At this point I counted my total number of stitches and compared it to the number of stitches required for the bodice/bust of the sweater.  This told me how many stitches I would need to increase to get to the total number of stitches needed for the bustline.  Depending on the type of armhole you want, you could cast all of the needed stitches on at one time—half at one armhole and half at the other {this would give you a square armhole}, or you could increase gradually by working a few rows on the front and back in rows {flat, back and forth}.  For both of my sweaters I put the stitches for the front of the sweater on a holder and worked a few rows flat, back and forth, increasing at the beginning and the end of every other row.  I then put the back of the sweater on a spare needle and worked the front of the sweater in the same manner.
After that I rejoined the sweater in the round, casting on extra stitches at the underarms to reach the total number of stitches needed for the bust.  

Armhole increases...

After that it's just knit a round, purl a round, continuing in garter stitch until the bodice is the depth desired—again, I tried it on.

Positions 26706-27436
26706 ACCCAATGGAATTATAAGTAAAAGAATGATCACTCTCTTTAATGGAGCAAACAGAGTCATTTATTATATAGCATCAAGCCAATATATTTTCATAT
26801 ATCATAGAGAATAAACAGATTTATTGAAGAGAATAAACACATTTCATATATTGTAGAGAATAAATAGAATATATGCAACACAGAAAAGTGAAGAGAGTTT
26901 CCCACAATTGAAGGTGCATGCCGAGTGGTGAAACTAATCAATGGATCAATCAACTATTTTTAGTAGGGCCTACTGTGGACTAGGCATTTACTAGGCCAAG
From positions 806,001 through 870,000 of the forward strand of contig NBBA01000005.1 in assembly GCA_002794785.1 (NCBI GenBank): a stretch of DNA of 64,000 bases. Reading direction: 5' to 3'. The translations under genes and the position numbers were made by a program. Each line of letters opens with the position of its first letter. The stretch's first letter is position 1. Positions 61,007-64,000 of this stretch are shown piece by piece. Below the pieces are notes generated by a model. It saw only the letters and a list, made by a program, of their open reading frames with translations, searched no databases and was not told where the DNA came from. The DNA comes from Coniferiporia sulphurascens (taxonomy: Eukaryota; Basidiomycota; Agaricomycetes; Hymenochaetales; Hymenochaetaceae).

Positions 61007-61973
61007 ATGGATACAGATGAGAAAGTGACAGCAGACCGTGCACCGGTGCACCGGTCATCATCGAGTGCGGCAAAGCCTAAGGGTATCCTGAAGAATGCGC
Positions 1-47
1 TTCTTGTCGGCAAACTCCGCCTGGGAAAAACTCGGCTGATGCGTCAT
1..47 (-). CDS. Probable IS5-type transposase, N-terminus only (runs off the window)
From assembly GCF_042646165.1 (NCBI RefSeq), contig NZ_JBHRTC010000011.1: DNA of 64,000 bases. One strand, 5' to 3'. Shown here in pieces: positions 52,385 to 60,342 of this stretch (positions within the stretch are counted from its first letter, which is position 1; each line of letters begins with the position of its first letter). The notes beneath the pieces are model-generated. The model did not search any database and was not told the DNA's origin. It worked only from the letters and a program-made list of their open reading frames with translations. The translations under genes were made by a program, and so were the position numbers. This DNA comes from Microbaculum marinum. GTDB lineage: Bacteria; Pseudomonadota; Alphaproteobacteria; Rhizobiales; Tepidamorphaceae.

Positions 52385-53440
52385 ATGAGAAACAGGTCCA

The peplum of the sweater is worked in the gull lace stitch pattern from EZ's baby sweater.  This lace pattern is a multiple of 7 stitches, so you might have to fudge a stitch or two to get from the bodice stitch count to the skirt stitch count.  This is perfectly legal and in complete keeping with EZ's style of knitting—to accommodate for the 7 stitch pattern, you could either increase or decrease your number of stitches, depending on your preference and the look that you are going for {if it's just a stitch or two, it probably won't change the look of your garment at all}.

To begin the peplum, I went up a needle size.  You could make your sweater straight, up and down, without the a-line shaping by continuing with the same needle {or one size smaller than the one that you used for the bodice}.  I wanted my sweaters to be more forgiving than that and so I continued to increase my needle size as I worked my way to the hem {I eventually ended up with a needle 3 sizes up from the size that I used for the bodice}.  If you wanted your sweater to be very flouncy, with more of a skirt, you could even add stitches at the lower edge of the bodice before beginning the peplum—this would give the skirt a gathered look.